One cannot walk through the Palestinian village of Bayt Sahour without contemplating the phrase Migdal ‘Eder. The words themselves are simple enough to translate; pulling them down to earth and hoisting them back into the air, however, is another matter.
Packs on our backs, Issa and I follow a ridge out of Bethlehem. The asphalt drops down sharply. We swing east to face the morning haze. Bethlehem’s sister villages rise to meet us. They huddle on desert’s edge.
Opportunity collided with a hankering. We responded in the only appropriate way: we grabbed our daypacks.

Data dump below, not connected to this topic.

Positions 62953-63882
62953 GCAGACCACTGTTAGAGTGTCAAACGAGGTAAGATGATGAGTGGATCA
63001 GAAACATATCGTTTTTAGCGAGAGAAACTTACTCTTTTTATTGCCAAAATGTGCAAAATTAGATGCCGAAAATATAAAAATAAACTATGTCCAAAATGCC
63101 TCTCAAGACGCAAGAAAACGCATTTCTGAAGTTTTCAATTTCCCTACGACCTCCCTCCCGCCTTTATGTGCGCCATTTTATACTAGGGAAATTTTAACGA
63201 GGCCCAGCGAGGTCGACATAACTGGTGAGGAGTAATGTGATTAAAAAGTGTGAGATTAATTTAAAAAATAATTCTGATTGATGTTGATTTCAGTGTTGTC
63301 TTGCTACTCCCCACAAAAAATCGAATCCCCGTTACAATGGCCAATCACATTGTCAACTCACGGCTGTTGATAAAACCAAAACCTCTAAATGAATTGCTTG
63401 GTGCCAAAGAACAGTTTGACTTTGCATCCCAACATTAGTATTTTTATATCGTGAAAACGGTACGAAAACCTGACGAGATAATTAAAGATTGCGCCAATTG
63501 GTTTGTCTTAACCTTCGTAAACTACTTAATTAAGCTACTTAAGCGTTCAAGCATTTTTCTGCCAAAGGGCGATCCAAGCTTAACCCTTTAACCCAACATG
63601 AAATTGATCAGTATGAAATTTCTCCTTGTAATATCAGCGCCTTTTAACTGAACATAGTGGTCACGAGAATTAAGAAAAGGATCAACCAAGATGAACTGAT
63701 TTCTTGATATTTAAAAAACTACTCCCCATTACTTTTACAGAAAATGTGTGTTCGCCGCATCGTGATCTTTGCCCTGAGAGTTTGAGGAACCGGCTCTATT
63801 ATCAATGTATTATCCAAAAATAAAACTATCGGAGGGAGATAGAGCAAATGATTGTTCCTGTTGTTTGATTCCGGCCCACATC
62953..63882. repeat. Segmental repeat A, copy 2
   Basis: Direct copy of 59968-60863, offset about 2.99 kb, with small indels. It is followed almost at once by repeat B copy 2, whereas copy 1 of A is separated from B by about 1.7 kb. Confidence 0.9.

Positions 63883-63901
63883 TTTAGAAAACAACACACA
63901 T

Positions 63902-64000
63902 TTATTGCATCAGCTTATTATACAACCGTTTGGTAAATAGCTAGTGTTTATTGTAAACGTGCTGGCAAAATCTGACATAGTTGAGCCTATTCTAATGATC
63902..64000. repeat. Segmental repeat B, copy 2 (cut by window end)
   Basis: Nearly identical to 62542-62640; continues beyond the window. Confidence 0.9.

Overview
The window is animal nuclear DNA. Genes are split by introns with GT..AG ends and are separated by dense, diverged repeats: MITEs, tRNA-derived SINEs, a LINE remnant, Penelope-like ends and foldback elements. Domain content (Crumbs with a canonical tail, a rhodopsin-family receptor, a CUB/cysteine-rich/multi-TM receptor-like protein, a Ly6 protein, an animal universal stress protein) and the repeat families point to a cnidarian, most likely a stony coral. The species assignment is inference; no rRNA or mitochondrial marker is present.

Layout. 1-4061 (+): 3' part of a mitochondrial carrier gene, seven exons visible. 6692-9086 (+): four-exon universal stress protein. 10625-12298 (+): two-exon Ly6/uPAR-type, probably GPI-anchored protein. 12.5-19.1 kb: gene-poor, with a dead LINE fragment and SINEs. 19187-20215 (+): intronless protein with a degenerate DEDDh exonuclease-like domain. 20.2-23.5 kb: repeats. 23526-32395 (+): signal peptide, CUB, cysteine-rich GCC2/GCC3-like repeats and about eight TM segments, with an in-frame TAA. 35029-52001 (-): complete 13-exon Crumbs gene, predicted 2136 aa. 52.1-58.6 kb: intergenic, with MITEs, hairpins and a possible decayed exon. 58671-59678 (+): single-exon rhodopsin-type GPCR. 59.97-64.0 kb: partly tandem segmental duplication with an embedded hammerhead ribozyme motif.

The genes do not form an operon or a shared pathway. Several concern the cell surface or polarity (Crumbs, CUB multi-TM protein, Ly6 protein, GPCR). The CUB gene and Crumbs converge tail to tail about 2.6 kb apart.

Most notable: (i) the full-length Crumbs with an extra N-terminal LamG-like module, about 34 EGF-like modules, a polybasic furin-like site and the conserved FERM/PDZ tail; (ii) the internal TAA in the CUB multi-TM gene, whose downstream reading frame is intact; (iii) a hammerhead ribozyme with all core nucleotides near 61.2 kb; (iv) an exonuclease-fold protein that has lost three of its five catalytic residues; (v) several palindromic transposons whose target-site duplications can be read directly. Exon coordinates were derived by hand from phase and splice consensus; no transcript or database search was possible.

I hold Josephus by the hand and squint into the wind.
Our view is good, but Herod’s was better. I sit with students on the stump of a tower (or “keep”) estimated to have been 120 feet tall. Herod could climb the stairs of this structure (now tumbled downslope) and scan the horizon from a lofty perch. Looking north along the Judean backbone, he could pick out the Mount of Olives. It cast a shadow over Jerusalem every morning. Looking south, he could see, or almost feel, really, the opening up of a vast desert.